Vikram Ambalal Sarabhai, Ph.D. (12 August 1919 – 30 December 1971) stands as one of India’s most influential physicists and industrialists, lauded for his instrumental role in establishing the Indian space program.

For his accomplishments, a crater on the Moon, located almost directly in the centre of the Sea of Serenity, was named in his honour. On 30 July 2020, the Chandrayaan-2 mission, launched by the Indian Space Research Organisation – which Dr. Sarabhai helped establish – imaged Sarabhai Crater on the Moon.

Early Life and Education

Born on 12 August 1919, in Ahmedabad, India, Sarabhai belonged to a wealthy family involved in the textiles industry. However, it was his early exposure to science and a nurturing home environment that laid the foundation for his passion for physics.

Vikram’s academic journey took him abroad. After completing his intermediate science studies at Gujarat College in Ahmedabad, he sailed to England in 1937 and joined St. John’s College, University of Cambridge. He received his Tripos in Natural Sciences in 1940.

But his further studies were interrupted by World War II, leading him back to India. Upon his return, he researched cosmic rays at the Indian Institute of Science, Bangalore, under the guidance of Dr. C.V. Raman. With the war’s end, Sarabhai returned to Cambridge in 1945 and earned his doctorate in 1947, with a thesis on cosmic ray investigations.

Scientific Career and Contributions

Returning to an independent India in 1947, Dr. Sarabhai was driven by a vision. Recognizing the potential of space technology, he worked diligently towards the establishment of the Indian National Committee for Space Research (INCOSPAR) in 1962, which would eventually evolve into the Indian Space Research Organization (ISRO) in 1969.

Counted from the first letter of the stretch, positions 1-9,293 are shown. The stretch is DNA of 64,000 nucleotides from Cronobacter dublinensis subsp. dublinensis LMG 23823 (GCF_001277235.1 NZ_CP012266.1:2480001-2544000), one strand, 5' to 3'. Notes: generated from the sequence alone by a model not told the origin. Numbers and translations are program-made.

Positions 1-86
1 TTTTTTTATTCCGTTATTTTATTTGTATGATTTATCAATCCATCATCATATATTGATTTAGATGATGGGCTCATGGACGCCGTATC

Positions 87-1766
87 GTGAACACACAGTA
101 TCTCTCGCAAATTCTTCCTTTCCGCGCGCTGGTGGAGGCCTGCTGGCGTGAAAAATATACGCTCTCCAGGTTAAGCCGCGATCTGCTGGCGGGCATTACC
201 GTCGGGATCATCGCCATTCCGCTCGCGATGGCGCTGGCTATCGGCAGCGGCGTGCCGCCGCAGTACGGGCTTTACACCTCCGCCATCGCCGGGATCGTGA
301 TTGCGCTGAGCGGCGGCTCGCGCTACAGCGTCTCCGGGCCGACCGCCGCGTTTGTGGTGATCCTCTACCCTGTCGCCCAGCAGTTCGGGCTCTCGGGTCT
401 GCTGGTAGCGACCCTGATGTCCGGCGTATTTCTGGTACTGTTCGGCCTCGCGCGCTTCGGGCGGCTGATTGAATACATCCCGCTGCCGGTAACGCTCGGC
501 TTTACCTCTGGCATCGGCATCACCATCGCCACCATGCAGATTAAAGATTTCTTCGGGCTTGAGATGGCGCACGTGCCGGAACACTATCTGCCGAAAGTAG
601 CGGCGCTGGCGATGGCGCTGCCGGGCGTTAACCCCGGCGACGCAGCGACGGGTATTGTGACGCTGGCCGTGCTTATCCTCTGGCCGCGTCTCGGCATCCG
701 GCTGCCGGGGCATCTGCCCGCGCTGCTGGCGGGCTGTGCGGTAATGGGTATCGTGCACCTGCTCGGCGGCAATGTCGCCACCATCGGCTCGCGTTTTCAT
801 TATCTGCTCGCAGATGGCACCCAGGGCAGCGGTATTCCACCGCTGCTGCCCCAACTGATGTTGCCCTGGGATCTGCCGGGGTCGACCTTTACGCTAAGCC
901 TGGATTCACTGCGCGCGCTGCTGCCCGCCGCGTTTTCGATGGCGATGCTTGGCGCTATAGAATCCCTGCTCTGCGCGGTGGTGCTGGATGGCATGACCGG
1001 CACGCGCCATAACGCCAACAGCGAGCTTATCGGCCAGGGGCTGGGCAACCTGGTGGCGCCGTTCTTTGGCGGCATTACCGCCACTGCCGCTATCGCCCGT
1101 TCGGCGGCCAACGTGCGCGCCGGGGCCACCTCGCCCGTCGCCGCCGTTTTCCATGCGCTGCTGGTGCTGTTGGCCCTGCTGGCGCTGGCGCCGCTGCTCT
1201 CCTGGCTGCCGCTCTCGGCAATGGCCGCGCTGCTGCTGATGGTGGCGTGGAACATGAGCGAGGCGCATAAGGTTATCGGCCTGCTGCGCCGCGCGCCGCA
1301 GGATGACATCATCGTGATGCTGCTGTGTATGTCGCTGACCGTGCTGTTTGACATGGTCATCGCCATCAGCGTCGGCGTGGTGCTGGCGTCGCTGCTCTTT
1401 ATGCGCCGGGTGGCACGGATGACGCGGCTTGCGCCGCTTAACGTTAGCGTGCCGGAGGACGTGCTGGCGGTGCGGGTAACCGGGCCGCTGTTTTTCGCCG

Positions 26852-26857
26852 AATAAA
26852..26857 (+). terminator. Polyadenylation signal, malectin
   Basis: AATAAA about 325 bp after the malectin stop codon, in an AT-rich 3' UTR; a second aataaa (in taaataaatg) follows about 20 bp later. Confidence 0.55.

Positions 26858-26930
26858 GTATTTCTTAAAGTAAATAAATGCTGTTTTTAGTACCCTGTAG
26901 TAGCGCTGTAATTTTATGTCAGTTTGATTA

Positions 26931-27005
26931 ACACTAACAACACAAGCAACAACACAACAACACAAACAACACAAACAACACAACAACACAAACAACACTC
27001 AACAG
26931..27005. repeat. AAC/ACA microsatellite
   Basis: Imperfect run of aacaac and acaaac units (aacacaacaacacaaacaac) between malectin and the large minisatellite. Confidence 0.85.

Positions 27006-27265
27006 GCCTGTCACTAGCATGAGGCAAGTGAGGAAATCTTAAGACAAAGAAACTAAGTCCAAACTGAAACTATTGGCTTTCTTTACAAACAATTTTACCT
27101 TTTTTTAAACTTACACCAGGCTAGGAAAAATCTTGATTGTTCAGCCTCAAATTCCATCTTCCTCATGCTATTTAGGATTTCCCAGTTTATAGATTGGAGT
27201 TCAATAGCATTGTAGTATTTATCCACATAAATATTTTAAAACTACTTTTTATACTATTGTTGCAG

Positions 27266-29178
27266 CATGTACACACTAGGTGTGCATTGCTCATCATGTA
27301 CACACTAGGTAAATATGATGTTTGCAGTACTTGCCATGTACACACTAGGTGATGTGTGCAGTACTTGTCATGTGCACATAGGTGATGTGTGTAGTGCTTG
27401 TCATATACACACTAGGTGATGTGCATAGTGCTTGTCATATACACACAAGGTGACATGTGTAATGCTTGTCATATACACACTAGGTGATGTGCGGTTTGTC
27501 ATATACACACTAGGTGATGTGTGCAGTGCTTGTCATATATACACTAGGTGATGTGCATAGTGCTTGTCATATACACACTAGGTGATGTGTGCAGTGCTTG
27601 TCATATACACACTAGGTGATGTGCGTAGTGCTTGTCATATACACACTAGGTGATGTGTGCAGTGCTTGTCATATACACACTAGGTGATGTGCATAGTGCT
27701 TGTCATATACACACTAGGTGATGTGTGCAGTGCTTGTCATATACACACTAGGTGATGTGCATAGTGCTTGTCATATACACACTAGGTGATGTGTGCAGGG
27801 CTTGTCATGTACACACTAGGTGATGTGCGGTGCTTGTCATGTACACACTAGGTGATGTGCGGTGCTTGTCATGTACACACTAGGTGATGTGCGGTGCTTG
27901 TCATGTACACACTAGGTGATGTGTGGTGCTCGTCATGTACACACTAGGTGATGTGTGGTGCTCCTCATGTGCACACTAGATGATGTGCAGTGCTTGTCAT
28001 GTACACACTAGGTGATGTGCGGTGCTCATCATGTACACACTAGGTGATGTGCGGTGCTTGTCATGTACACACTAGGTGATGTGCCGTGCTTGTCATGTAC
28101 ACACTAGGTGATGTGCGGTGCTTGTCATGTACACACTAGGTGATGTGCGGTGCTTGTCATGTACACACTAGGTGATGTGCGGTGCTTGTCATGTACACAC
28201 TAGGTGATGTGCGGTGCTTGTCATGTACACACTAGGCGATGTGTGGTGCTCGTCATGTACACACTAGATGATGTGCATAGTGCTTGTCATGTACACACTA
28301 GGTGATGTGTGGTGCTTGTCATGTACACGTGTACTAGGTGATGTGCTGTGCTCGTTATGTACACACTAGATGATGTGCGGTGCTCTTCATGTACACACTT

One of the earliest accomplishments was the establishment of the Thumba Equatorial Rocket Launching Station (TERLS) in Kerala. With the cooperation of global space agencies, this facility served as the groundwork for India’s satellite launching endeavors.

ISRO’s successor facility to TERLS in Thiruvananthapuram, Kerala, was named the Vikram Sarabhai Space Centre (VSSC) in his honour, and ISRO’s Chandrayaan-2 and Chandrayaan-3 Moon landers were each dubbed “Vikram” as a sign of respect for Dr. Sarabhai.

Dr. Vikram Sarabhai

In addition to space research, Dr. Sarabhai founded numerous institutions, including:

  1. Physical Research Laboratory (PRL) in Ahmedabad: Started in 1947, this institution delves into advanced research in areas like space and atmospheric sciences.
  2. Indian Institute of Management (IIM) Ahmedabad: Recognizing the need for professional management studies, Sarabhai played a pivotal role in its foundation in 1961.
  3. Community Science Centre (CSC): For promoting science education among students.

Notable Accomplishments

Throughout his life, Dr. Sarabhai championed the use of space technology for peaceful purposes and national development. Under his leadership:

  • Aryabhata, India’s first satellite, was developed and launched in 1975.
  • He paved the way for satellite-based communication, remote sensing, and meteorological observations in India.
  • Dr. Sarabhai was a proponent of using space technology to solve real-world problems, such as forecasting the weather, enhancing communications, and improving agricultural yields.

Vikram Ambalal Sarabhai’s untimely death in 1971 marked the end of a revolutionary era in Indian space research. His passion, vision, and commitment sowed the seeds for a space program that has achieved global recognition today.

In the words of Dr. APJ Abdul Kalam, a fellow scientist and later the President of India, “Dr. Sarabhai was a great institution builder.” Indeed, the legacy of this visionary continues to inspire generations.

Crater V.A. Sarabhai on the Moon (Image)
Crater V.A. Sarabhai in the Sea of Serenity on the Moon

Crater V.A. Sarabhai
Latitude: 24.742°
Longitude: 21.031°
Diameter: 7.237 km
Depth: ~1.7 km
Previous Designation: Bessel A
Location: Sea of Serenity, northeast of the crater Bessel
IAU Approval Date: 1973

Works Cited

  • Arora, B.N. “Vikram Sarabhai: The Man and the Vision.” Current Science, vol. 98, no. 2, 2010, pp. 242-247.
  • “Dr. Vikram Sarabhai.” ISRO,
  • Menon, M.G.K. “Vikram Sarabhai.” Resonance, vol. 5, no. 1, 2000, pp. 86-93.

Similar Posts

Add Your Comment:

This site uses Akismet to reduce spam. Learn how your comment data is processed.